C# O(n) solution, only one for-loop


  • 1
    Z

    Type long is used in case the subtraction result rolls over the maximum or under the minimum for integers.

    public class Solution {
        public int[] TwoSum(int[] nums, int target) {
            Dictionary<long, int> valueIndex = new Dictionary<long, int>();
            
            for (int i = 0; i < nums.Length; i++)
            {
                long complement = (long)target - nums[i];
                
                if(valueIndex.ContainsKey(complement)) return new[] { valueIndex[complement], i };
                else
                {
                    if (!valueIndex.ContainsKey((long)nums[i])) valueIndex.Add((long)nums[i], i);
                }
            }
            
            return new int[]{ 0, 0 };
        }
    }
    
    }
    

    }


  • 0
    J

    EDIT: My initial judgment of the implementation was given too hastily. I have an update in another reply below.

    While you are only explicitly using a single for loop, you are in fact using nested for loops by calling the ContainsKey() method. Behind the scenes, ContainsKey() loops through all of the values contained in the backing array. When you call ContainsKey(), it will call FindEntry(), which you can read implementation details about here in the source code:

    http://referencesource.microsoft.com/#mscorlib/system/collections/generic/dictionary.cs,bcd13bb775d408f1


  • 0
    Z

    @j.reddick Good to know! On that note, I think TryGetValue would have been slightly better than ContainsKey, since it eliminates the need to do a secondary lookup on that key.

    Other than that, I'm not sure of any way around the dictionary's internal loop. I think that's as fast as it gets for lookup (correct me if I'm wrong), and it's something approaching O(1). So my function is still basically O(n), if n is the input size.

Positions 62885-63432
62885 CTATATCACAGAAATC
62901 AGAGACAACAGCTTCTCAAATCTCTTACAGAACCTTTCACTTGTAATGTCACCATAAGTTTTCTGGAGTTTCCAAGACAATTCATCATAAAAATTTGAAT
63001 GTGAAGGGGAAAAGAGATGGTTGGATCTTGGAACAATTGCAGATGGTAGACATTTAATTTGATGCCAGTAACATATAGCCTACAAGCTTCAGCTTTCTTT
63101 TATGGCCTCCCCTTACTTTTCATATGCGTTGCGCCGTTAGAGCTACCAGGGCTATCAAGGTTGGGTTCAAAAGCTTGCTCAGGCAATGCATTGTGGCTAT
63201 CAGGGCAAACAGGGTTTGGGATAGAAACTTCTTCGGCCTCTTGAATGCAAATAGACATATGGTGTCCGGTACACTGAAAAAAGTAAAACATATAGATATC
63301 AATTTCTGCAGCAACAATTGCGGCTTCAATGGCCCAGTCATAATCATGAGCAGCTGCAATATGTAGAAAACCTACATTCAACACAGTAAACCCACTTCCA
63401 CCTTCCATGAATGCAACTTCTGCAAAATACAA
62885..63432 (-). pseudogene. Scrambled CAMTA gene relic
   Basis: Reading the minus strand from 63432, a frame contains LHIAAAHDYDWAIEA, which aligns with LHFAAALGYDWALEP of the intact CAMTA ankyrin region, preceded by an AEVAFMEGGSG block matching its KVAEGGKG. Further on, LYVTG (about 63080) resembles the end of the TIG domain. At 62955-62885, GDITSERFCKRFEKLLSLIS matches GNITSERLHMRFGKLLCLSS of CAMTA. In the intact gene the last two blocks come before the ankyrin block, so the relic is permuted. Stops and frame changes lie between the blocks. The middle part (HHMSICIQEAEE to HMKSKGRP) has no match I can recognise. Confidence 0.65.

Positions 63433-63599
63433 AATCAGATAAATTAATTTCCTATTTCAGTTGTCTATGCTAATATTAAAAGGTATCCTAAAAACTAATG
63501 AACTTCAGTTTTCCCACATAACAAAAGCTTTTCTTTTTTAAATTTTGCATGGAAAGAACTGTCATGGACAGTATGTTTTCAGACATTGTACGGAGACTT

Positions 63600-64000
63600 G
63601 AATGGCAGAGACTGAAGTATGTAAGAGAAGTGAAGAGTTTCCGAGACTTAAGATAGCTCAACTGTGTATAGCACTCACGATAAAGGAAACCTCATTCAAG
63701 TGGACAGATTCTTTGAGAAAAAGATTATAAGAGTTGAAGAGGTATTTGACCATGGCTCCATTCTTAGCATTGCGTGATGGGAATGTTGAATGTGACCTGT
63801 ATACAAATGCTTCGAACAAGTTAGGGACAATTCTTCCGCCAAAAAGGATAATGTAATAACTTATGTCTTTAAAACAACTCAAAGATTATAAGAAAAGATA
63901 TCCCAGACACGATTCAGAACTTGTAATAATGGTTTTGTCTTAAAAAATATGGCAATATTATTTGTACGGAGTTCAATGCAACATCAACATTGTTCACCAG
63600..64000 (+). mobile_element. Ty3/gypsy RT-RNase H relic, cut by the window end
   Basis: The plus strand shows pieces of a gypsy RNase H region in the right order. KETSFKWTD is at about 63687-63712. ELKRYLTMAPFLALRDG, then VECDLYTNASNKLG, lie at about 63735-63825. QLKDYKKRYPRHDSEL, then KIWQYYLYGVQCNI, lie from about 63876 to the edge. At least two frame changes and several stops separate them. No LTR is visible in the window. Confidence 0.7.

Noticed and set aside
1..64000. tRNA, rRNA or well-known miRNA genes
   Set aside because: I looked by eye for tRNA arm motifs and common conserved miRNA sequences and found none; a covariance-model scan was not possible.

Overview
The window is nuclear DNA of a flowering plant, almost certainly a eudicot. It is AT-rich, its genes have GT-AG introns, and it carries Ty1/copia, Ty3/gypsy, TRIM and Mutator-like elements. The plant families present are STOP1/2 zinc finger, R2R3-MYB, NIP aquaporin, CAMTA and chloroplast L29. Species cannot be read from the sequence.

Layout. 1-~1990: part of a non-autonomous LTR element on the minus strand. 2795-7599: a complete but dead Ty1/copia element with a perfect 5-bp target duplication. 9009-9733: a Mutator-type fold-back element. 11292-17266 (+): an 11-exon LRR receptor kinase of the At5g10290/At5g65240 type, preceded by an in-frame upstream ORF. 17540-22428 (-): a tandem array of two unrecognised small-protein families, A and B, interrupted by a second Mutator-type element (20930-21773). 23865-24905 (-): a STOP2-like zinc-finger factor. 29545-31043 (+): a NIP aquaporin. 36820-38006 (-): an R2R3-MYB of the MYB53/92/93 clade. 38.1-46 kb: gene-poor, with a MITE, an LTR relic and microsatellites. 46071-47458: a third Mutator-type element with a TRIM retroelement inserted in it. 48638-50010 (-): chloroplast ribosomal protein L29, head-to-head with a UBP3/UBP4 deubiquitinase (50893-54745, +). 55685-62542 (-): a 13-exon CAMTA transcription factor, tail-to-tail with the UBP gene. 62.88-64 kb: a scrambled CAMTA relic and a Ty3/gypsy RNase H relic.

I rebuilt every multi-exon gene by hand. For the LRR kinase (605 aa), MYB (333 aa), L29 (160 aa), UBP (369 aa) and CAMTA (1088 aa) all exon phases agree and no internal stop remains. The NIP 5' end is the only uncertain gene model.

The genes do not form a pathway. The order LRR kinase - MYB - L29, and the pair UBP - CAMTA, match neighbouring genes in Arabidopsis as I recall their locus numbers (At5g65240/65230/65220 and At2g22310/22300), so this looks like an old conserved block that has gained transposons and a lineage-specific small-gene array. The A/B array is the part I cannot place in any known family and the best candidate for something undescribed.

• 0
    J

    @zach.borst.94 You know, I was thinking about it after I left this reply and was too hasty in my response. I was thinking about the ContainsValue method doing another full loop of the entries in the Dictionary. ContainsKey is utilizing the hash, which is what you correctly were trying to do. Looking at the implementation again, I notice I skimmed over it real quick and just saw the loop in there and made the bad judgment. The for loop in the FindEntry() method seems to be looking for a next entry node only if there happens to be more than one key with the same hash value.


  • 0
    Z

    @j.reddick Oh, I see where you were coming from. In that case, yes, ContainsValue is significantly slow and would have made my function O(n^2) in the worst case.

    The performance penalty for key look-up, is not very significant or totally avoidable, but still interesting to know.


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